Austin Peay coach Dave Loos knew his team had to slow Memphis' pace if the Governors were going to have a chance against the 13th-ranked Tigers.
The wheels came off Loos' plans almost immediately.
"We came unraveled pretty early, and it was over, there's no question about that," Loos said.
The Tigers forced 22 turnovers, had six players score in double figures and Memphis defeated the Governors 95-69 on Thursday night.
Ed Dyson scored 11 points to lead the Governors (1-1) and Zavion Williams and Chris Freeman added 10 each. But Austin Peay failed to get the ball inside and fell victim to a Memphis press that left Loos' team struggling all night.
"We've got to throw it (inside) some," Loos said. "It was all run, shoot and holler from our guards. I know we're faster. I know we're athletic, but you've got to play basketball, and we didn't do that."
Loos' plan to try and slow the Memphis guards was the first thing to go awry, then Austin Peay was undone by a fast-paced Tigers team that pressed the entire game.
"They can score a lot of points on you in a hurry," Loos said. "They just annihilated us on the boards. I was impressed with their rebounding and the way they stayed after it. They keep constant pressure on you. Their press dealt us a fit."
Joe Jackson had 16 points and seven assists as Memphis (1-0) shot 54 percent from the field. Michael Dixon Jr. was 5 of 7 from the field and scored 15 points for Memphis, while Nick King had 13 points and Chris Crawford and Geron Johnson finished with 11 points each.
Memphis outrebounded the Governors 50-27 and Dixon and Crawford had four steals each.
Memphis coach Josh Pastner had promised a more frenetic, pressing pace for the Tigers this season, and opening night lived up to the previews.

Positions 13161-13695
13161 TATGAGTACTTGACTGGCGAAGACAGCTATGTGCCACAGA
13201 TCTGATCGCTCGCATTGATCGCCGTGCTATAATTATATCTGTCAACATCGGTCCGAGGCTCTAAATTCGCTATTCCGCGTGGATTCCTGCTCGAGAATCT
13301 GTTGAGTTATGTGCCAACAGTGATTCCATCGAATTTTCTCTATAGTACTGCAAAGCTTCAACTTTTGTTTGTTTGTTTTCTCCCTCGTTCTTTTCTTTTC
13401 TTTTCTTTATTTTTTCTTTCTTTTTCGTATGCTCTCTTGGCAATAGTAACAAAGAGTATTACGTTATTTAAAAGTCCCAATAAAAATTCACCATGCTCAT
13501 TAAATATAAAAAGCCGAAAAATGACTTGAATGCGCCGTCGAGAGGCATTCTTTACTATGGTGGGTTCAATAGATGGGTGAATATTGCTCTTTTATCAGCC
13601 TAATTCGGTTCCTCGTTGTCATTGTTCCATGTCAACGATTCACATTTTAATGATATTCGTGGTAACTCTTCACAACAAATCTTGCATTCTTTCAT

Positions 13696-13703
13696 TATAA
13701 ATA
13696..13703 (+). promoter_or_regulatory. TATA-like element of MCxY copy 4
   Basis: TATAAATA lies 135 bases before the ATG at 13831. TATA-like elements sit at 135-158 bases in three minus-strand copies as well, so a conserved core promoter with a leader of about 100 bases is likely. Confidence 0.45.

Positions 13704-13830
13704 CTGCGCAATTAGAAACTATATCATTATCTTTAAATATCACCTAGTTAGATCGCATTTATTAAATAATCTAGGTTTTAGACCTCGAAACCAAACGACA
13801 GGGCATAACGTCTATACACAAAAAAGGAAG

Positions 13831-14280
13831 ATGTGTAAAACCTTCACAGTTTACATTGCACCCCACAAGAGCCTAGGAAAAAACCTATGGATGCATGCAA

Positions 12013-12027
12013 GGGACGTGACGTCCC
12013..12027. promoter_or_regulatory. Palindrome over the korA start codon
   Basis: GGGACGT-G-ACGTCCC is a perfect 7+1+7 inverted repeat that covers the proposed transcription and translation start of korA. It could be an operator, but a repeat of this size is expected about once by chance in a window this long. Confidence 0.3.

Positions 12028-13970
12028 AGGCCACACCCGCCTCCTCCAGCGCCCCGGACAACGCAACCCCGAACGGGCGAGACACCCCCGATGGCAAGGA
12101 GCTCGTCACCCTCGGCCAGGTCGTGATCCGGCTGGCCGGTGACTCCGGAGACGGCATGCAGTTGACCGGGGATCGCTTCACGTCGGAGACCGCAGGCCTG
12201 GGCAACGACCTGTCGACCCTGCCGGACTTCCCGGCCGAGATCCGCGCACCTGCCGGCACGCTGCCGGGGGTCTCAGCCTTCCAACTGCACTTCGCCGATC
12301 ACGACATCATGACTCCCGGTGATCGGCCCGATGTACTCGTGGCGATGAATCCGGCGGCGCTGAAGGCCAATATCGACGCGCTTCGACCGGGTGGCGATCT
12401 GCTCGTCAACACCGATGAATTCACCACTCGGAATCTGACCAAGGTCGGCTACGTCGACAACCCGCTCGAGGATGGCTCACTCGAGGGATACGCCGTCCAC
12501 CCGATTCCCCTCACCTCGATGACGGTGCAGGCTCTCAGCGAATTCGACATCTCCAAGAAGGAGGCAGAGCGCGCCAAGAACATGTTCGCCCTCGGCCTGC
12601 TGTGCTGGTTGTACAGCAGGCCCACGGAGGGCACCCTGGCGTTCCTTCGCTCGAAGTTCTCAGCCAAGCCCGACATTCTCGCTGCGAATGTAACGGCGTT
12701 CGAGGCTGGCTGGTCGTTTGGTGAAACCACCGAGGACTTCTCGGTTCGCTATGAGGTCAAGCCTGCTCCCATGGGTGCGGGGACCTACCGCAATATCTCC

"All over the floor, looking like maniacs," said Johnson, who had 10 rebounds and four assists. "That's literally what (the press) does. It causes havoc for the other team. That havoc causes the other team to be undisciplined and make passes they usually wouldn't."
Memphis had its own turnover problems with 21 in its uptempo approach, but it wasn't nearly as damaging as Austin Peay's. Memphis had 27 points off turnovers, compared to 14 for the Governors.
"In the second half, we got loosey-goosey," Pastner said. "I just thought we got unsound. .We've got to cut down on our turnovers. When you press like we press, you're going to have some turnovers, but we can't have as many as we had."
The Tigers, who led 51-29 at halftime, extended the lead through the early stage of the second half, again forcing turnovers and running against the Governors. In the first 4 minutes, Memphis pulled away to a 62-35 lead.
The lead eventually stretched to 33 points as Memphis never relented on the press.